Every day business owners are faced with a series of projects. Some large, some small, but all requiring some level of management to get results.
How do you keep your projects on target: moving forward, on time, and on budget? We asked Joe Gattone, a Senior Project Manager at Swift Capital with over 25 years of experience to share his insights. He’s worked on a wide range of projects from building highways to launching websites to planning his wedding.
Even if your business is not client based, you’re probably using project management for taking on new business, launching a new product, hiring staff, offering a new service, expanding to a new location, kicking-off a marketing campaign, or implementing new software.
As Joe says, “Most people do project management every day, they just don’t realize it.”
1. Know what you’re getting into.
The first phase of any project is “requirement gathering,” which is project management speak for determining the end goal, what needs to be done to hit that goal, how long it will take, and how much it’s going to cost. Taking the time upfront to understand what’s involved, get everyone on the same page, and set expectations will get your project started off on the right foot.
2. Out of head, on to paper.
Moving a project from concept to a plan requires asking a lot of questions. “You might have to ask the same question 37 times in 37 different ways while you’re working toward and what exactly it is that you want,” Joe explained.
3. Park it.
Not every idea, no matter how good, can be incorporated into a project. Joe recommends having a parking lot as a place to capture ideas that don’t quite make the cut so that they don’t get lost.
4. Prove it.
Before you invest a lot of time, resources, and brain power implementing a project, have a “proof of concept” so you have a chance to make adjustments and changes. “Before I print 5000 of something, I want to make sure I get the first one right, ” Joe shared. Taking it for a test drive will save you time and money in the long run.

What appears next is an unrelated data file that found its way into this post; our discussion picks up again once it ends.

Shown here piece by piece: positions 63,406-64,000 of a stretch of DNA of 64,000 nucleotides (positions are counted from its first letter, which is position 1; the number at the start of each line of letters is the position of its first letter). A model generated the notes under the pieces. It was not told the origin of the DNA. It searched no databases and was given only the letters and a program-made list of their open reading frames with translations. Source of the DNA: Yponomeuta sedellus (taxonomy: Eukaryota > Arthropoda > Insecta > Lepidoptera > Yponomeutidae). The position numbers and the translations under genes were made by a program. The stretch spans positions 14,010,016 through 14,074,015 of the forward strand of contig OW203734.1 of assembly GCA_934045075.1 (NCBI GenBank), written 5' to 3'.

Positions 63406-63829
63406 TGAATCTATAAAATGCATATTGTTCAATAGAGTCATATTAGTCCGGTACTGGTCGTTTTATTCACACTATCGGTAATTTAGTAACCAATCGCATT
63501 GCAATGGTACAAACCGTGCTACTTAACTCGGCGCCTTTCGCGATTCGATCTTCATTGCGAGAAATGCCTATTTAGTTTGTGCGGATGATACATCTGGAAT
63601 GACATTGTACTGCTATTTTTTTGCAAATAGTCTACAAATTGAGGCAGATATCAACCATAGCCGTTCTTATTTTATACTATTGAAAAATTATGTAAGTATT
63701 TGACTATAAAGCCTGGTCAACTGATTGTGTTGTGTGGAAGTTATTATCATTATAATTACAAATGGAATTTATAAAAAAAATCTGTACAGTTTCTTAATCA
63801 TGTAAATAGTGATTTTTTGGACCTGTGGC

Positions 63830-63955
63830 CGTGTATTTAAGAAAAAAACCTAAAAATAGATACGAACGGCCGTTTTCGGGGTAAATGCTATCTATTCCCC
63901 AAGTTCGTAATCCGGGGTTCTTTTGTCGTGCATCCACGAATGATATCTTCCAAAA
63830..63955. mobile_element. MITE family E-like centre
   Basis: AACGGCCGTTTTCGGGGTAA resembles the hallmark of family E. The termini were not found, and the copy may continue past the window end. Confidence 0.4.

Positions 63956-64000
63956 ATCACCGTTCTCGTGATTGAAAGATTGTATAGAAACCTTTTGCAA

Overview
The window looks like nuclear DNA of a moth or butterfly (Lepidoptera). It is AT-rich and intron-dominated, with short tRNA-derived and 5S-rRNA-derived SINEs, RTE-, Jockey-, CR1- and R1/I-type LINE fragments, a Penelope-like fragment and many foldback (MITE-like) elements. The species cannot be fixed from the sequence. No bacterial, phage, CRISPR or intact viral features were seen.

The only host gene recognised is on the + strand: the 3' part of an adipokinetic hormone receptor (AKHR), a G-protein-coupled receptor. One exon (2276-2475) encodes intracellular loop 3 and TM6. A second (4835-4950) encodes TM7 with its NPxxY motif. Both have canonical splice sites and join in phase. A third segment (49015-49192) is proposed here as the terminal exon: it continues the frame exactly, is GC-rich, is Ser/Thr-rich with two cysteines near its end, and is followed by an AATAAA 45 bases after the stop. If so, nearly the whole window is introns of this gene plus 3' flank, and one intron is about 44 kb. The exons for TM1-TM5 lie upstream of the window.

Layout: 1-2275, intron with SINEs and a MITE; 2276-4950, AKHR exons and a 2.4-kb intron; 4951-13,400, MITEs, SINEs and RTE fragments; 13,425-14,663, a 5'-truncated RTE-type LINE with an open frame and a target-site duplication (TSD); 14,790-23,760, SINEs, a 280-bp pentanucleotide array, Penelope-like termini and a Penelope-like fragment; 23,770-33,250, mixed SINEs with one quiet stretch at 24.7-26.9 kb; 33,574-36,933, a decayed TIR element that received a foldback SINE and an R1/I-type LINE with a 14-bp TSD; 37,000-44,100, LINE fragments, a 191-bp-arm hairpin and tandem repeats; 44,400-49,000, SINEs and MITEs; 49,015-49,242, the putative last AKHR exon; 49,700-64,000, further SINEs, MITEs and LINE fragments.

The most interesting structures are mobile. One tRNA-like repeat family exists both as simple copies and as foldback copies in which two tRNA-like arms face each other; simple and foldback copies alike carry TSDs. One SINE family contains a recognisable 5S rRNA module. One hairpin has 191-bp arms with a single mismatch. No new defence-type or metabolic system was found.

5. Anticipate where the tough spots are going to be.
Every project has something that’s going to be tricky to navigate. If you can figure out what that is early on, you can plan accordingly, anticipate the speed bumps, and be prepared.
6. Back to the drawing board.
Know that making a change to a project already in the works, forces trade-offs. If you change the scope of a project, it will require more time or more resources – or you will sacrifice quality of work. Sometimes, something has to give.
7. Get ahead of bad news.
If the project looks like it’s going off the rails, don’t put off delivering bad news. Bad news is best delivered with a full explanation and a menu of solutions. “Don’t say, ‘We’re going to be 2 weeks late,’ you want to have an explanation of the issue, its impact to the project, and choices for moving forward,” Joe advises.
8. Find your documentation sweet spot.
“Documentation is a necessary evil,” says Joe. Having a written plan and documenting any changes along the way is key to any project. “Plus, down the road when I look back, I’ll know exactly what I did because it’s all documented.” Creating templates for common projects and the different phases makes documentation more manageable.
9. Check points are your friend.
Having regular check points throughout your project will help you identify any issues as early as possible. Whether it’s a status meeting or time blocked in your calendar to regroup – check points are key when it comes to keeping things on target.
Joe Gattone is a Senior Project Manager at Swift Capital. His favorite project recently has been managing the construction and occupancy of Swift Capital’s new office space in Wilmington, DE. He also enjoys planning his vacations, down to the daily agendas.
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